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Mr Advani, we understand your outrage

March 04, 2005 15:02 IST

BJP President Lal Kishenchand Advani has labelled Jharkhand Governor Syed Sabte Razi as 'the supari killer of democracy' because the pre-poll combine of BJP-JDU was not asked to form the new government in the state despite claiming a majority of 41 legislators in a House of 81, with the BJP itself emerging as the single largest party in the new legislative assembly.

Jharkhand confidence vote to be advanced

There's no reasonable doubt to acquit Razi as the hired assassin of democracy because he was appointed governor by the Centre (on the prime minister's advice) under Article 155 of the Indian Constitution and, therefore, is constitutionally regarded as an agent of the Centre. Not in doubt, further, is that he was in close touch with the UPA supreme/bosses in New Delhi till he took the decision of appointing Shibu Soren of the JMM-Congress alliance as the new chief minister. He was given the supari all right.

Hence, Advani's label on His Excellency Razi's lapel is justifiable, however crude, vulgar and uncouth it may appear.

But the truth is that Razi acted under the influence of Constitutional insanity, whether temporary or not, one does not know.

The marauders of democracy

Below are the facts.

Although Emergency Gandhi's 42nd Constitution Amendment Act, 1976, explicitly stated that the President shall act in accordance with the advice of the council of ministers, no such provision exists for state governors.

A governor has the authority under Article 163 to exercise any of his functions 'in his discretion.'

What's more, where the governor acts in his own discretion, no juridical review is possible. (Pratap Singh Rane v Government of Goa, AIR 1999 Bom 53, 91, paragraphs 29, 36 (DB) as cited by P/M Bakshi in The Constitution of India, Universal Law Publishing Co, 2000, page 148.)

In Hargovind Pant v Raghukul Tilak (AIR 1979 SC 1109), the Supreme Court held that the office of the governor is not an employment under the Government of India; he is not subordinate or subservient or under control of the Government of India, nor is he amenable to its directions; nor is he accountable to it for the manner in which he carries out his functions and duties.

According to the court, the governor's 'is an independent constitutional office which is not subject to the control of the Government of India.'

It may be argued that, well, this is only the theoretical position and that, in practice, the position is totally different. Yes, but the law is the law, and a governor may not mind living dangerously, always under the threat of dismissal by the Centre via the President.

Stop this nonsense about our great democracy!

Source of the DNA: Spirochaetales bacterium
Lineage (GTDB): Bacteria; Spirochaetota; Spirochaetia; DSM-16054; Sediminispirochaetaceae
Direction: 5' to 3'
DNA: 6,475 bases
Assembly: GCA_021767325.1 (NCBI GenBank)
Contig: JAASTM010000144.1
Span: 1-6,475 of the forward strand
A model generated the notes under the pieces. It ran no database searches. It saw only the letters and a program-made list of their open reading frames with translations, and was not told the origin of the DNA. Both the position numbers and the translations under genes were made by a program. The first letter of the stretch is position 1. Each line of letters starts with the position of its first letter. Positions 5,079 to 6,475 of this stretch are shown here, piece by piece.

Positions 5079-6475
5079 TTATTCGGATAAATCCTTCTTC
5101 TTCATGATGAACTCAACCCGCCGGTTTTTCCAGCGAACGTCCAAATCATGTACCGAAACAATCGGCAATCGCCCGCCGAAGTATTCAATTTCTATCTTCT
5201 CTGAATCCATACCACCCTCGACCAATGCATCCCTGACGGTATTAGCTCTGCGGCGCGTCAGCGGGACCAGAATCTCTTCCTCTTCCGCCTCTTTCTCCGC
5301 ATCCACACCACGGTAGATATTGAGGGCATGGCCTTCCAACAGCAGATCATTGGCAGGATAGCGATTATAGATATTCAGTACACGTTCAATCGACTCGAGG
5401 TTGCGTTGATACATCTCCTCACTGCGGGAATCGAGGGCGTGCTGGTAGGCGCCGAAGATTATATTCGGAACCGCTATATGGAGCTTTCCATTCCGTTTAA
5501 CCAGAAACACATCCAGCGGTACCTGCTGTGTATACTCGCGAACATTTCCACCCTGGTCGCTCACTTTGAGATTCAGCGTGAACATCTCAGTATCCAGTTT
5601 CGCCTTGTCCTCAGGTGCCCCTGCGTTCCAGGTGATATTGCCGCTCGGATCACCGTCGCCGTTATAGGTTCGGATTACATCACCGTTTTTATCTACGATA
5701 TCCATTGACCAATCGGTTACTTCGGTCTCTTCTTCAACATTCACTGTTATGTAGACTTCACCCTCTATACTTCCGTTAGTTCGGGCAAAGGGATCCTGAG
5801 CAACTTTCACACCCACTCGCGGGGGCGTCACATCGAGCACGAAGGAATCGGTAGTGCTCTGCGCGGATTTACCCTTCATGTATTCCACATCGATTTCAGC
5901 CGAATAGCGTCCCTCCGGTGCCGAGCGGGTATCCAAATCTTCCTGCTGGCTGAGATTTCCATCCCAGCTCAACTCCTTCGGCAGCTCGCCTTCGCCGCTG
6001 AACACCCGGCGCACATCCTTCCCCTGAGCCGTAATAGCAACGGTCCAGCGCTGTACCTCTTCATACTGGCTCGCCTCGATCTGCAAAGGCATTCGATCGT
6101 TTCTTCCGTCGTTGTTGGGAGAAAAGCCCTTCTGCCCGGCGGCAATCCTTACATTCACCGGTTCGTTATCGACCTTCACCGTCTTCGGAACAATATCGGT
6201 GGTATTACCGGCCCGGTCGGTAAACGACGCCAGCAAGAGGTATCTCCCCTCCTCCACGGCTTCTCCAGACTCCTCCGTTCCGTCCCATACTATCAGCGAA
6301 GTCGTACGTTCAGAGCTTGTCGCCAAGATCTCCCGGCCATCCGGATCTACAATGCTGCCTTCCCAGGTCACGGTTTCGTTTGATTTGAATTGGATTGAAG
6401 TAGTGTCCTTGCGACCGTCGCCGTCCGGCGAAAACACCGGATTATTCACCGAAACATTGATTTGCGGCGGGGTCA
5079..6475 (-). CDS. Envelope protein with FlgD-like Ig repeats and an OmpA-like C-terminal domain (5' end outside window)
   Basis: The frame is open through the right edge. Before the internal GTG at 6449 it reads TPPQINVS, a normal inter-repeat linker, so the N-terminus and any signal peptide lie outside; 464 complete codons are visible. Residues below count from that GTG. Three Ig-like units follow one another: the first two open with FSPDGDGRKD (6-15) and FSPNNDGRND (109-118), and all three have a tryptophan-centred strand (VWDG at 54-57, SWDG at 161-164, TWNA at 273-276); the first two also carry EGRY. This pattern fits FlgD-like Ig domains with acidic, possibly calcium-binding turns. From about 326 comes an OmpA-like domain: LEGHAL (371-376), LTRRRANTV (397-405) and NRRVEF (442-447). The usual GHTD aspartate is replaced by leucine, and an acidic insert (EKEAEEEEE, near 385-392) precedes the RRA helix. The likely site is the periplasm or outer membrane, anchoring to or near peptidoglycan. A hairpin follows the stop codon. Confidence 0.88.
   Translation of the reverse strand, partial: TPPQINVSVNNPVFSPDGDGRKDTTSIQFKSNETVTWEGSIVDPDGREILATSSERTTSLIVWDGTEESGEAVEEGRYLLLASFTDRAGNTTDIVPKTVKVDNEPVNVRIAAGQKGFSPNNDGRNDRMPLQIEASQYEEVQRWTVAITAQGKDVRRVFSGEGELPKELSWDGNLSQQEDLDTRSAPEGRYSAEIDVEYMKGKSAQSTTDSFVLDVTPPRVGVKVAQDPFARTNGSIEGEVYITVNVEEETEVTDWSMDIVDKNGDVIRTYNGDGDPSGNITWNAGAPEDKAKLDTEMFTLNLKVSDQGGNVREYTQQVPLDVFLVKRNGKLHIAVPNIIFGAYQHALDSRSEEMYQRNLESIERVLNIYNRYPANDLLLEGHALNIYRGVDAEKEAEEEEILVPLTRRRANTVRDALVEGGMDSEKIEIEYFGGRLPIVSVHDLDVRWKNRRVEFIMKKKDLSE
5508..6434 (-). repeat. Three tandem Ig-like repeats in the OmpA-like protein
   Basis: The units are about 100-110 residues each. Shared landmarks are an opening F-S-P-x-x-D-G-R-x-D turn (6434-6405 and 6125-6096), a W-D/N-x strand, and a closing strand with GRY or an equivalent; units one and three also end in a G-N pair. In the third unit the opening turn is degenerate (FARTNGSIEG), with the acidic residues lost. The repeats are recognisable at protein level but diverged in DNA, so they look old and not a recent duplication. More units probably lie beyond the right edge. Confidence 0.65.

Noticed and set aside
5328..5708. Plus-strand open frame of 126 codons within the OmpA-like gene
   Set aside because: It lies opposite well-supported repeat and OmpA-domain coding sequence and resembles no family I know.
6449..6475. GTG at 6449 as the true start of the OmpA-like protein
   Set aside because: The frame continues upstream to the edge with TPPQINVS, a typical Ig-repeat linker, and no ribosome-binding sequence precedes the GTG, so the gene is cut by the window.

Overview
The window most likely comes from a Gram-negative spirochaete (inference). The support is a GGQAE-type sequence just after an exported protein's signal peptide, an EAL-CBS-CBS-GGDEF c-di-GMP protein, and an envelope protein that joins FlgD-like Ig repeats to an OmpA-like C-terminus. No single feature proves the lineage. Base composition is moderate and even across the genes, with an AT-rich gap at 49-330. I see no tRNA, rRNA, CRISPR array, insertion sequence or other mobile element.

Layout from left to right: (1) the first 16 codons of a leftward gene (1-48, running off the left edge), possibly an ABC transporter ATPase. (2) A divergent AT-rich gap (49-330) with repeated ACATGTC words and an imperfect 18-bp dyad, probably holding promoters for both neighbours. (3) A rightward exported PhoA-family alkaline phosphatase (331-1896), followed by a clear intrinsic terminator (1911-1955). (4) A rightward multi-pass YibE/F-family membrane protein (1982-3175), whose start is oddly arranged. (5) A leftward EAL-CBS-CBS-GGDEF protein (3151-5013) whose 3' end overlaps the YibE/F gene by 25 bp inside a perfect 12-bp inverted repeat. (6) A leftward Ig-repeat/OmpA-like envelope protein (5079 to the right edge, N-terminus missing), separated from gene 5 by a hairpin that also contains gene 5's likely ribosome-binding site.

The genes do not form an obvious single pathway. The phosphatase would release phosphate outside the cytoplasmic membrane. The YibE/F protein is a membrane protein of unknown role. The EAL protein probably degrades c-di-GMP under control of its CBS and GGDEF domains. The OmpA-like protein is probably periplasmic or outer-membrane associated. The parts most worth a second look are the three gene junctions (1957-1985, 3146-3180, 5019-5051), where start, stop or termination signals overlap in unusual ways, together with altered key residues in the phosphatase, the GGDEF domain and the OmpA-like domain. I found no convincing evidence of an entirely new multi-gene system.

Who decides whether a certain function of the governor can be exercised at his discretion? [Article 163 (1)]. The governor himself!

Believe it or not, vesting the governor with discretionary powers was justified by the wise men of our Constituent Assembly that gave us the Constitution of India.

What all functions of the governor fall within this discretionary category?

The Constitution given to us by its founding fathers provides no guidelines! Therefore, exercise of discretionary powers by the governor as the Centre's representative is justifiable.

In the specific matter that sent Advani into a rage, the Guwahati high court has ruled that that the governor is the 'sole and exclusive authority' to appoint the chief minister.

In Jogendranath v Assam (AIR 1982 Gau 25) the court held that the governor as the head of the state 'is the sole judge to ascertain as to who commanded the support of the majority in the assembly.

When loyalties of the legislators can undergo frequent changes and loyalties can be won of some legislators with a flexible conscience of the governor's role becomes crucial. And that's when a supari comes on the scene.

A Razi and a Buta Singh may accept, an S M Krishna may refuse it.

To each one his conscience and loyalty to the dynasty -- with a capital 'D.'

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It was precisely in order to a uniformity in action to promote sound democratic parliamentary government principles that the Administrative Reforms Commission suggested in 1969 that some guidelines should be evolved to enable exercise of the governor's discretionary powers. The Commission felt the guidelines are necessary to ensure uniformity, to preserve and protect democratic values.

In March 1975, however, the central government decided against the recommendation regrettably, and preferred allowing convention to grow up. And we know who was in power in 1975 and what followed just a few months later, don't we?

And so, Mr Advani, we understand your moral outrage and the BJP's fear of Emergency II. But remember that the Constitution and the case law is against you. Be prepared then for just one outcome: the hired assassin losing his job.

Arvind Lavakare